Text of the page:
correspondence Taman

Appeal to the President of the World Bank in regards to the Oil Spill in the Strait of Kerch

Appeal to the President of the World Bank in regards to the Oil Spill in the Strait of Kerch

Mr. Robert Zoellick
The World Bank
1800 H Street, NW
Washington, DC 20433

November 19, 2007

Dear Mr. Zoellick:

We are writing to you with regard to the devastating oil spill that occurred on November 11 in the Strait of Kerch, between the Black Sea and the Sea of Azov. A tanker was split in two during a severe storm, dumping over two thousand tons of fuel oil into the Strait. Three cargo ships that were carrying sulfur also went down in the storm and at least seven thousand tons of sulfur spilled into the sea. The result was destruction up and down the coast of the Taman Peninsula as beaches and wildlife alike were oiled by the spill. Already, over thirty thousand birds have died, along with untold numbers of fish and other sea life. The protected territories of the Taman-Zaporozhskaya Wildlife Preserve and the Important Bird Area “Taman”, both of which are adjacent to the Strait of Kerch, were severely damaged. According to the latest information, the severity of the spill has not yet been fully understood and chunks of fuel oil continue to wash up on beaches further and further from the site of the initial accident.

The main reason for the catastrophe is that the transport of dangerous cargo occurred in a region with a tremendously valuable and fragile environment, in very difficult conditions for shipping and in the absence of necessary technical safety measures.

Unfortunately, these incidents are connected to the activity of the World Bank in this region.

As you are aware, the International Finance Corporation provided financing for the construction of the Russkiy Mir Oil Terminal on the Taman Peninsula. The “daughter” company Tamanneftegas is responsible for its construction. The operator of the company “Russkiy Mir” is the Dutch Company, Malmros Continental Company, BV. This project was categorized as a “B” project by the IFC, which we believe was a serious mistake on its part. The terminal is located not far from the region where the accident took place, and in many ways the problems at this terminal are similar to the problems that caused the catastrophe in the Strait of Kerch. The Russkiy Mir terminal also located in a place that is extremely valuable and fragile from an environmental perspective. There are also difficulties for shipping and as the latest incidents at the terminal demonstrate, the technical side of the system of safety assurances has flaws.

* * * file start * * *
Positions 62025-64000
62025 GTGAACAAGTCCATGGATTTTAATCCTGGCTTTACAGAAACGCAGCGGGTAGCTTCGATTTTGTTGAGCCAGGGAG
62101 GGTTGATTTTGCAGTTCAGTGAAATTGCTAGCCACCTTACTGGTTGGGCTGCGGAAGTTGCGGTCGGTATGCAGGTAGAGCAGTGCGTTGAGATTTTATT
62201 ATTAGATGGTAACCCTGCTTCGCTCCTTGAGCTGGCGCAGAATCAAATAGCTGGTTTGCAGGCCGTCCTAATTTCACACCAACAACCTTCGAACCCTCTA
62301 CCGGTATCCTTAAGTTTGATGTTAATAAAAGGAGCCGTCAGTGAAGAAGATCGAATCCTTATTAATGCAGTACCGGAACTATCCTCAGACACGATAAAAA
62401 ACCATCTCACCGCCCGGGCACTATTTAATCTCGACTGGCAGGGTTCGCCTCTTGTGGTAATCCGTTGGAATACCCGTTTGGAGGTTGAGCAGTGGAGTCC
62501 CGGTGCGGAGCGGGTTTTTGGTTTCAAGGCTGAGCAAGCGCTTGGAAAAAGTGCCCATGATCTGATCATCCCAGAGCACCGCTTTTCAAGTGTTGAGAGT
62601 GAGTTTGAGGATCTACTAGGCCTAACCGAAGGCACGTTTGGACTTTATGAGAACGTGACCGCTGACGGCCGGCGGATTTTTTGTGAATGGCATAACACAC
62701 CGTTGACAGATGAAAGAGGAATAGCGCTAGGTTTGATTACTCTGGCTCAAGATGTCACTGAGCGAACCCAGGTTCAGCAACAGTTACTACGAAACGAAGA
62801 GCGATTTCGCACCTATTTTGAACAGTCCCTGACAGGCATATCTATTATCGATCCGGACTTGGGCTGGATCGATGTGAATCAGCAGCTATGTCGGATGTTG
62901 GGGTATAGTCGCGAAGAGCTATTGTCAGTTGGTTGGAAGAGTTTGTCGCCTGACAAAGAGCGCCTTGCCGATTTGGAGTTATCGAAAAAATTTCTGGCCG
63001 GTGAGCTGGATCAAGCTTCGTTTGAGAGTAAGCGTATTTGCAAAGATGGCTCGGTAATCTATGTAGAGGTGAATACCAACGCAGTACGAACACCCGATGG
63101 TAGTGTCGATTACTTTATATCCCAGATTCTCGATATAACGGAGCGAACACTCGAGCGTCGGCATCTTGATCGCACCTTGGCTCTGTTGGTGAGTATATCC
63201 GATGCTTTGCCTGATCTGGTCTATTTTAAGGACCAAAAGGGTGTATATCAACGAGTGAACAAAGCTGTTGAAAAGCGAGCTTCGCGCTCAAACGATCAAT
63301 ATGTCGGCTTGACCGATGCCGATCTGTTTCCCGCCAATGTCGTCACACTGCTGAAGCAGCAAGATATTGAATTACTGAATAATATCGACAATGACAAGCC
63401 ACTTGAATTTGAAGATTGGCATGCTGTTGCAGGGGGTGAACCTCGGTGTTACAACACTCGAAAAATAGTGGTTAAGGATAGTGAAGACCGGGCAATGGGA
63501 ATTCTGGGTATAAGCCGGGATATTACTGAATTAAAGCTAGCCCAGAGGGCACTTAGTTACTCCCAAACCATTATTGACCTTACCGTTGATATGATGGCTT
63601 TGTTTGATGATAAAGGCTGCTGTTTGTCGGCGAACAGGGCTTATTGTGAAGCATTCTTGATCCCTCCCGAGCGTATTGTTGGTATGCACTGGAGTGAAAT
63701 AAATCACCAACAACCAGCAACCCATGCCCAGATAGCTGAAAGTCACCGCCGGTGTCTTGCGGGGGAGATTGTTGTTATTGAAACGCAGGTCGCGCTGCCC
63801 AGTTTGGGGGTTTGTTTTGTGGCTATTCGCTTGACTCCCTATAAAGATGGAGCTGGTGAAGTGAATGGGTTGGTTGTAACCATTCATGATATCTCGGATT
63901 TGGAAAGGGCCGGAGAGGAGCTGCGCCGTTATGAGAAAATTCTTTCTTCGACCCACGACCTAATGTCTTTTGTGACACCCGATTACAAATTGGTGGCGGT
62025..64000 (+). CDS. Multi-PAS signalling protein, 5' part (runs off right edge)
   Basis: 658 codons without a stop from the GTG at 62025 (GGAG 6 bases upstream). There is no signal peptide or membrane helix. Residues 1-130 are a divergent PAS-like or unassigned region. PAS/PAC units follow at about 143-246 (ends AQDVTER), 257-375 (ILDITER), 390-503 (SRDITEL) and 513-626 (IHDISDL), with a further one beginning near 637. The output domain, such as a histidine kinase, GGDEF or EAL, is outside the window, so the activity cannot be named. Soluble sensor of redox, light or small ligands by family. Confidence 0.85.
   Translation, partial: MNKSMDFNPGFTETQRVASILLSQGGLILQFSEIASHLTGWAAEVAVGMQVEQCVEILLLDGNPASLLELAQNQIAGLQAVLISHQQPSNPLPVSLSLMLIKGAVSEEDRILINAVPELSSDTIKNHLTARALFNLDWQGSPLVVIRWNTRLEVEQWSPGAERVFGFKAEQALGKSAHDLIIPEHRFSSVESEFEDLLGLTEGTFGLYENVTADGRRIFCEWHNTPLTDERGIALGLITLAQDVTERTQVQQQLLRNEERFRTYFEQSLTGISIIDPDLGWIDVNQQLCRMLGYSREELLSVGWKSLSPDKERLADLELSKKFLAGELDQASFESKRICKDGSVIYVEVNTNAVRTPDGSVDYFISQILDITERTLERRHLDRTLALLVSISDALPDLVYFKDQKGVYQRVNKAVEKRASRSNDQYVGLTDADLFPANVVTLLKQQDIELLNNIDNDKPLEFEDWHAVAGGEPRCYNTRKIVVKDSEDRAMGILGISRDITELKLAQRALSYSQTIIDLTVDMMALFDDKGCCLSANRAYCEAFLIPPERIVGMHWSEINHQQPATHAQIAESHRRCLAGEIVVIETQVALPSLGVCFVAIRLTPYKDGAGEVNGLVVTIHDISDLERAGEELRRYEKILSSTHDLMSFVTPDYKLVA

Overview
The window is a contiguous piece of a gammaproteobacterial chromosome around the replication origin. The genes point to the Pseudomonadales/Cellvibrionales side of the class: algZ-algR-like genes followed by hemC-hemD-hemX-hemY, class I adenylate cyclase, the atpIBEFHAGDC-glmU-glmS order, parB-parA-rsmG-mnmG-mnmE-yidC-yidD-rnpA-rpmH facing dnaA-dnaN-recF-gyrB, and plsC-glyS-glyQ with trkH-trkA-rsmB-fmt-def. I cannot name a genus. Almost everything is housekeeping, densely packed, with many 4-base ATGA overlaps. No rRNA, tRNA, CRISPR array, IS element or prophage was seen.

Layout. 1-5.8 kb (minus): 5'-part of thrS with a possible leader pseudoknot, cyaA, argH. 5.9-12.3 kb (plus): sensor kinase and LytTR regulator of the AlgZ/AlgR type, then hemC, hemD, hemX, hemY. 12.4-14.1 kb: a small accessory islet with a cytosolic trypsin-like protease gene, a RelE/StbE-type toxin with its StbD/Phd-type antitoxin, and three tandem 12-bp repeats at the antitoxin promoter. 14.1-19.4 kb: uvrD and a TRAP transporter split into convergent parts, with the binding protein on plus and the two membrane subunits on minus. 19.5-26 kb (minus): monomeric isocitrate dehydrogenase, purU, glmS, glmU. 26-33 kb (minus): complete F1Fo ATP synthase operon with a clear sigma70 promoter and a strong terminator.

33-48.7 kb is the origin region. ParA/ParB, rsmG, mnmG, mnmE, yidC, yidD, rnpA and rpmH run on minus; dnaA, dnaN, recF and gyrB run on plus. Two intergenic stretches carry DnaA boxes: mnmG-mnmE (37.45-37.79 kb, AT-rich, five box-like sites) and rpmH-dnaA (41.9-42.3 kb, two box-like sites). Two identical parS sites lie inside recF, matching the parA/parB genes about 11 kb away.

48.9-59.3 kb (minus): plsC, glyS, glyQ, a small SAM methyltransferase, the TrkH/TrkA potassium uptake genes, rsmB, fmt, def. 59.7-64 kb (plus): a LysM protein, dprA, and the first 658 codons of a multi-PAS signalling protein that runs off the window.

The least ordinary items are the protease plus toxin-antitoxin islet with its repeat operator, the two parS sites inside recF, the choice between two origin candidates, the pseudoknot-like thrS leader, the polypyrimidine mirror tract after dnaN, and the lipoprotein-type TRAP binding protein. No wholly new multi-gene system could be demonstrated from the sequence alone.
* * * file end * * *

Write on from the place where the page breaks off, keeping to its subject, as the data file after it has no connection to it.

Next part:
We have learned that there were several incidents at and around the Tamanneftegas terminal on November 11. These events demonstrate clearly the serious environmental dangers of this project. At the time of the natural disaster, Russkiy Mir II was severely impacted as three ladders on the sea platforms were damaged. And if the terminal had been active, there could have been a rupture in the undersea pipelines of fuel oil and liquefied gas, the impact of which would have been serious environmental degradation. In addition, according to information from local resident Yuri Baluev, on that day, one of the tankers was blown very close to the Tamanneftegas terminal, creating a serious threat of its destruction. A third incident occurred at the site of the neighboring Toliattiazot sea platform where a pontoon crane was torn off, which could also have damaged the Tamanneftegas sea platform.